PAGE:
Mike Duffy an unlikely and unlikeable victim
That Senator Mike Duffy is an odious character driven by his own self-interest is not in doubt. He should never have been appointed by the Harper government. And we’d all be better off if he would just fade away.
But does that mean there is no justification for his lawsuit against the Senate and the RCMP? Let’s recap.
Back in 2008, Stephen Harper offered Duffy a Senate seat for political reasons. To his credit, Duffy questioned the fact that he was intended to represent his home province of P.E.I. but had lived in the Ottawa area for 40 years. The Constitution states senators “shall be resident in the Province for which he is appointed.”
Duffy’s concerns were assuaged by Harper and his staff, who told him to simply say he was still a P.E.I. resident, and also to claim living expenses on his house in Kanata to back up that claim. His concern laid to rest, Duffy cheerfully took a seat at the public trough. His cost of living and lifestyle didn’t change a bit once he was a senator, but he claimed tens of thousands in expenses, just as if his costs did change.
Then, along came the Senate expense scandal. Duffy became the poster child when his questionable expense claims came under public scrutiny and were audited. He was thrown to the wolves by Harper and his staff and quickly engulfed in the media and political firestorm that followed.
Here’s the thing. The forensic investigation into Duffy’s expenses basically found he’d done nothing illegal. His actions and attitude may have been – and were in our view – unethical and not in the spirit of accountability. But he was far from alone. The rules were loose, and Duffy played them, with the full knowledge and support from senior Conservatives, including the prime minister of the day and bureaucrats.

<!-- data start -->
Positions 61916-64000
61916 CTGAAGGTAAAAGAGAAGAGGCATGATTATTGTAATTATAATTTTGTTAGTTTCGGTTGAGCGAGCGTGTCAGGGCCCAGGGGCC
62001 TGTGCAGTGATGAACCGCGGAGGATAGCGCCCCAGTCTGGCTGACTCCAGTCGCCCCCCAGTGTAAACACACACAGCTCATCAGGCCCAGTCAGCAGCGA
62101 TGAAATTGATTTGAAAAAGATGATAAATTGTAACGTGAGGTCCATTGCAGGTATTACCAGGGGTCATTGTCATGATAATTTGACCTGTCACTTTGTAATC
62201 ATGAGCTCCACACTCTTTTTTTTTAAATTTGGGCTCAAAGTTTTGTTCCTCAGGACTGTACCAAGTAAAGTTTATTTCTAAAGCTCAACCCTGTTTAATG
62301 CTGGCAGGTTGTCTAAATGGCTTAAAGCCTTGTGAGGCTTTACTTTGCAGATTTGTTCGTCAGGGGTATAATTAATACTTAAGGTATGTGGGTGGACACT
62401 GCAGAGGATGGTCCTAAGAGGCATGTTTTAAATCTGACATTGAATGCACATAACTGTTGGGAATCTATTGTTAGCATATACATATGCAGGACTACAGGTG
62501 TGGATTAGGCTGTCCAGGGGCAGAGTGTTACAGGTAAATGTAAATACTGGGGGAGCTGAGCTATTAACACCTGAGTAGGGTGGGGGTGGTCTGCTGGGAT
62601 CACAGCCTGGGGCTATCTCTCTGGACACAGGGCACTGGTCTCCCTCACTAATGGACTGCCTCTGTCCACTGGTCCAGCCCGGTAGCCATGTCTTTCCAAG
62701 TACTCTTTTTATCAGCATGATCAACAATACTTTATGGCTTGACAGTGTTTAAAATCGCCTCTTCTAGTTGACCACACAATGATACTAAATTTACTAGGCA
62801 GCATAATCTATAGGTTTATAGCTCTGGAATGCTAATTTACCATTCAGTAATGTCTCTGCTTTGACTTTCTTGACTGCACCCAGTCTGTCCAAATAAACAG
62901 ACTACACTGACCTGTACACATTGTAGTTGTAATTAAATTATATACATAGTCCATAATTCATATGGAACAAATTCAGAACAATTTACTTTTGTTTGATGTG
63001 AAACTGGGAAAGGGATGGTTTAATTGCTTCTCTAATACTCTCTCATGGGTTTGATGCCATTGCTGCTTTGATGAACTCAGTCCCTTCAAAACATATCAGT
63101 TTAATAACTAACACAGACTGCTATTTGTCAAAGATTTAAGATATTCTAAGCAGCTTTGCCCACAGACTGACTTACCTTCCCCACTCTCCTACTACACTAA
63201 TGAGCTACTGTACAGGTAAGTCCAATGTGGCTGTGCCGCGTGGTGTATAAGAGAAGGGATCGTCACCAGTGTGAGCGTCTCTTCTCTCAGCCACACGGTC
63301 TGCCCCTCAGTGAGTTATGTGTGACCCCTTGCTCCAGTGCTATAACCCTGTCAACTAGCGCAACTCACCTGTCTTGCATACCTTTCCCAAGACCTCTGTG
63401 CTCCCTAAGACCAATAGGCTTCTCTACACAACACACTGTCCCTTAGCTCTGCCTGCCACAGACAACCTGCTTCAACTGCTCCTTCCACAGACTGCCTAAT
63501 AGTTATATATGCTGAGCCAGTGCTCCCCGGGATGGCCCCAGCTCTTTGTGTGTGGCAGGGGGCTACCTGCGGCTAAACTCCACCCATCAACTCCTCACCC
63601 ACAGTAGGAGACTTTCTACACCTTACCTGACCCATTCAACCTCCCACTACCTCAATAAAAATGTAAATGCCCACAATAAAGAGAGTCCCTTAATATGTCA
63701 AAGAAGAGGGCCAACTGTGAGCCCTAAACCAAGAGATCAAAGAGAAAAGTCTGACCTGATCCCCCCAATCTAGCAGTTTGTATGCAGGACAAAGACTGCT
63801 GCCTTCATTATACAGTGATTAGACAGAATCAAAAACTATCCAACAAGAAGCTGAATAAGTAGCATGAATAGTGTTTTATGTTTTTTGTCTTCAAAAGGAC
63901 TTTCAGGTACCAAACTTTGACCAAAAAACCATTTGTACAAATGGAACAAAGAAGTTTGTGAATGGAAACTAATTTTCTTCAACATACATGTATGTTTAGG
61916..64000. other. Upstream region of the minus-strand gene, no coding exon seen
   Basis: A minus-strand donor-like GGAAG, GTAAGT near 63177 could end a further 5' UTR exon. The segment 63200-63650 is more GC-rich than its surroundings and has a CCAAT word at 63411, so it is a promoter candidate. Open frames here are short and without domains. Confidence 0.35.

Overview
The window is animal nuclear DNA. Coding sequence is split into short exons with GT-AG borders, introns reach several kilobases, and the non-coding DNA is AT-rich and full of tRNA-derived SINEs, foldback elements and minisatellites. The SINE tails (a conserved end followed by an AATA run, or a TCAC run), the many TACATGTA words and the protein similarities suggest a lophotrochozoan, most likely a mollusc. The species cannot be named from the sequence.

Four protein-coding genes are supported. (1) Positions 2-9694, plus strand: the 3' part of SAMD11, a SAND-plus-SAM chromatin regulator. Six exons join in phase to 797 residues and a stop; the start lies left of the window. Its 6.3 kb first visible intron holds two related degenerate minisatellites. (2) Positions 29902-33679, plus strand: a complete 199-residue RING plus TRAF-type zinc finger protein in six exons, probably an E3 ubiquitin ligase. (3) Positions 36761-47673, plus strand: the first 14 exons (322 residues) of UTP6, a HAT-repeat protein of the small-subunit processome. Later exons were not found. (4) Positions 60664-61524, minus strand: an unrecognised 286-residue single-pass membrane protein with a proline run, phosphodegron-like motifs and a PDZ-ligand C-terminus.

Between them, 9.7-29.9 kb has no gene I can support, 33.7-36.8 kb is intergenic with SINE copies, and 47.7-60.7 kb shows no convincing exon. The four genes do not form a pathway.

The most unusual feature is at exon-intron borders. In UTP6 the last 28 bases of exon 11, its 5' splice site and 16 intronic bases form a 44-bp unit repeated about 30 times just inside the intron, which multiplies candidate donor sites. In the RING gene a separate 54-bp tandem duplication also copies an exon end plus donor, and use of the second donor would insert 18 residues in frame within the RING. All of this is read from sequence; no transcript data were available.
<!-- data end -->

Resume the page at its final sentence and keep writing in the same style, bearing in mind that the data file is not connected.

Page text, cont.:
Now Duffy is suing. He wants more money from taxpayers. To be specific, $7.8 million more. His key claim is that he suffered “reputational damage.” If you are wondering how someone who suffered a damaged reputation for playing fast and loose with public money and trust can repair that damage by demanding even more public money, you’re in good company.
Be that as it may, Duffy has every right to the protections and redress offered by our legal system. We may not like the fact that he can use the system to suck up even more public dollars. But the rules have to apply to everyone, even the most undeserving.
Without offering a legal opinion we’re not qualified to express, it’s clear that Duffy was, in fact, a victim of a political vendetta by the Prime Minister’s Office and Harper himself. Duffy was at first counselled to take part in arguably unethical behaviour, and then thrown under the bus when the secret became public.
If the courts eventually find Duffy was victimized, due process should see that acknowledged. And the courts should offer him a settlement. Of about $1.